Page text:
Bibliography

COURSE HANDOUT CONTENTS

LECTURE OVERHEAD GLOSSARIES


INTERNET CULTURE

Sex-blogging

Particularly interesting posts:

Sex-blogs generally
NB If you want to read for more background in the personal blogs, I suggest you go back to the beginning of the archive and read forward as several of them change character dramatically over time.


FAN FICTION

Critical works

  • Daniel Allington (2007) “How come most people don’t see it?: Slashing The Lord of the Rings.” Social Semiotics17 (1), March 2007. Available through the library online journals.
  • Kristina Busse (2006) “I’m Jealous of the Fake Me: Postmodern Subjectivity and Identity Construction in Boy Band Fiction.” Su Holmes and Sean Redmond, eds. Framing celebrity: new directions in celebrity culture. London, New York: Routledge.
  • Henry Jenkins (1992) ” ‘Welcome to Bisexuality, Captain Kirk’: Slash and the Fan-Writing Community”, In Textual Poachers: Television Fans and Participatory Culture. New York: Routledge. (in SL photocopy cabinets)
  • Henry Jenkins, “The Poachers and the Stormtroopers,” Talk presented at the University of Michigan, Spring 1998, http://legalminds.lp.findlaw.com/list/rre/msg00012.html Paper on the cultural and sociological implications of fan fiction, by a professor of media/communications at MIT. I recommend this!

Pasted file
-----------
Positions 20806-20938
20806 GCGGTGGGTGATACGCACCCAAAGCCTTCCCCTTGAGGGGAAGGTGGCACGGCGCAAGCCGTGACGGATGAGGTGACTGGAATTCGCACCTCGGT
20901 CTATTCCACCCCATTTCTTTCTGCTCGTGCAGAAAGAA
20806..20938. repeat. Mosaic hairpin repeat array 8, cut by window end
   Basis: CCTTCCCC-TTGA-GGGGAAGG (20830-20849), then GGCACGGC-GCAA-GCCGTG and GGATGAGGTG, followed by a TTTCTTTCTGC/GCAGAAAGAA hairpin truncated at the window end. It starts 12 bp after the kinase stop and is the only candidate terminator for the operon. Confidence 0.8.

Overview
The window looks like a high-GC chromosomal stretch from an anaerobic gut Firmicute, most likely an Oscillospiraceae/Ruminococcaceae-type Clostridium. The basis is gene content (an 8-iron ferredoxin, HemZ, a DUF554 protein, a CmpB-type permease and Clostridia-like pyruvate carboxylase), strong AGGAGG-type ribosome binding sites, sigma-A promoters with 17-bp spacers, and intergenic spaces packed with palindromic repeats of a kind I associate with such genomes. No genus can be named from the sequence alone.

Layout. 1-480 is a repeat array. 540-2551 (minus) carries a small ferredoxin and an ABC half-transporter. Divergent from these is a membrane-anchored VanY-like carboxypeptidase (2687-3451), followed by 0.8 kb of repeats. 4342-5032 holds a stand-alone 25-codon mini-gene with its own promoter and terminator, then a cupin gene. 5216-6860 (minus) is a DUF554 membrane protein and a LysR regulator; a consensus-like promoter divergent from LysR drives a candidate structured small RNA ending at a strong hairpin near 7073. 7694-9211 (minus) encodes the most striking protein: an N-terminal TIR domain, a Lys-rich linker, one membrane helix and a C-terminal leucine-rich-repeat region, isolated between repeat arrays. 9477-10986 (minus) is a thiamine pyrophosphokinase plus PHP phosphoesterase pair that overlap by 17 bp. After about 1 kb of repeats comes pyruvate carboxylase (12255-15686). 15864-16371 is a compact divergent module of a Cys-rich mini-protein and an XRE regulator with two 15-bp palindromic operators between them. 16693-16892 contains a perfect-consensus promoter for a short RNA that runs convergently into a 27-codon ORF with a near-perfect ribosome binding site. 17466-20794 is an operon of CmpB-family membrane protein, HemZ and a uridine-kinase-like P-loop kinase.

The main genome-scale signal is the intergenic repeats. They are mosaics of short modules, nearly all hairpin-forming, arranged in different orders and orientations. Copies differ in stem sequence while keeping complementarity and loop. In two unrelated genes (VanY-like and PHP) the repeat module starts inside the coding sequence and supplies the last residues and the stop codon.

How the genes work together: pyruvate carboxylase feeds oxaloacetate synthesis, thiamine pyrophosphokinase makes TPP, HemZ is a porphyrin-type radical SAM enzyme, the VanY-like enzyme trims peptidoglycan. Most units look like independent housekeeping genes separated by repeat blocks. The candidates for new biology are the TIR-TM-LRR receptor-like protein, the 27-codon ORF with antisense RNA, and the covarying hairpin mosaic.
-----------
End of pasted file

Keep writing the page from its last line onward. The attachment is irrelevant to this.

• Joanna Russ “Pornography By Women For Women, With Love,” Magic Mommas, Trembling Sisters, Puritans & Perverts. Trumansburg, NY: Crossing P., 1985 (pdf is on Vula)

Online introductions and articles

Fan fiction links

There is a lotof fanfic out there, and I really don’t mind which kind you choose to read – don’t feel obliged to stick to the examples I give. I suggest you try AO3 first; if nothing there interests you, try a Google search for fanfic + text of your choice (book, film, TV series, comic are the common ones, but you can, believe it or not, find World Wrestling Federation fanfic…). Be prepared to do a lot of skim reading to find the less agonising writers, not all of them are necessarily actually acquainted with the English language.

Just for fun


COMPUTER GAMES

  • David Golumbia, “Games Without Play”, New Literary History, Volume 40, Number 1, Winter 2009, 179-204
  • Jamie M. Poster, “Looking and Acting in Computer Games: Cinematic “Play” and New Media Interactivity”. Quarterly Review of Film and Video 24, 2007, 325-339.
  • https://www.youtube.com/watch?v=XysJjXMzM4c. Kumail Nanjani talks about Heavy Rain: amusing talk fragment which highlights the way in which games have grown up with their audience.

MUDs, MOOs and MMORPGs

Women and sexuality in computer games

Bioware RPGs

Game clips on YouTube


Comments are closed.